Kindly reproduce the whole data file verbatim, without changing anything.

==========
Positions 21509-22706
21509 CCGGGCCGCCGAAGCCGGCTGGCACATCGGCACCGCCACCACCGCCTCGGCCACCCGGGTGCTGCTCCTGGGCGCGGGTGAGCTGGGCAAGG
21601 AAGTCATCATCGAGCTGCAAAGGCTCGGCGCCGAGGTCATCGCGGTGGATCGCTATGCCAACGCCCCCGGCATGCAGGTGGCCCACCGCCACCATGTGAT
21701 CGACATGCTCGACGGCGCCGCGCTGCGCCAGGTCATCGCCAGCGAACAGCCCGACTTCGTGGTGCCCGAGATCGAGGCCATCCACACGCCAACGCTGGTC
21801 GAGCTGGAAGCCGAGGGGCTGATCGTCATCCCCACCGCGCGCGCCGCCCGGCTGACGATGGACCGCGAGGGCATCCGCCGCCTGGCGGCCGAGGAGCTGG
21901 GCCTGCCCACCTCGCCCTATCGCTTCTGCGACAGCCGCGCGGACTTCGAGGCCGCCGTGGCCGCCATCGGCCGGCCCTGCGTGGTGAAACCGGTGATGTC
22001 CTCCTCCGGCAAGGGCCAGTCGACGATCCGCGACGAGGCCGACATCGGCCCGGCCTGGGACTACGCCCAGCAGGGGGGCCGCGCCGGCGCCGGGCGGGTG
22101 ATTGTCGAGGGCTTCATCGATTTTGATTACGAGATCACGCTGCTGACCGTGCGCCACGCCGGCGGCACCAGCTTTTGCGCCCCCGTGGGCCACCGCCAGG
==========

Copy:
Positions 21509-22706
21509 CCGGGCCGCCGAAGCCGGCTGGCACATCGGCACCGCCACCACCGCCTCGGCCACCCGGGTGCTGCTCCTGGGCGCGGGTGAGCTGGGCAAGG
21601 AAGTCATCATCGAGCTGCAAAGGCTCGGCGCCGAGGTCATCGCGGTGGATCGCTATGCCAACGCCCCCGGCATGCAGGTGGCCCACCGCCACCATGTGAT
21701 CGACATGCTCGACGGCGCCGCGCTGCGCCAGGTCATCGCCAGCGAACAGCCCGACTTCGTGGTGCCCGAGATCGAGGCCATCCACACGCCAACGCTGGTC
21801 GAGCTGGAAGCCGAGGGGCTGATCGTCATCCCCACCGCGCGCGCCGCCCGGCTGACGATGGACCGCGAGGGCATCCGCCGCCTGGCGGCCGAGGAGCTGG
21901 GCCTGCCCACCTCGCCCTATCGCTTCTGCGACAGCCGCGCGGACTTCGAGGCCGCCGTGGCCGCCATCGGCCGGCCCTGCGTGGTGAAACCGGTGATGTC
22001 CTCCTCCGGCAAGGGCCAGTCGACGATCCGCGACGAGGCCGACATCGGCCCGGCCTGGGACTACGCCCAGCAGGGGGGCCGCGCCGGCGCCGGGCGGGTG
22101 ATTGTCGAGGGCTTCATCGATTTTGATTACGAGATCACGCTGCTGACCGTGCGCCACGCCGGCGGCACCAGCTTTTGCGCCCCCGTGGGCCACCGCCAGG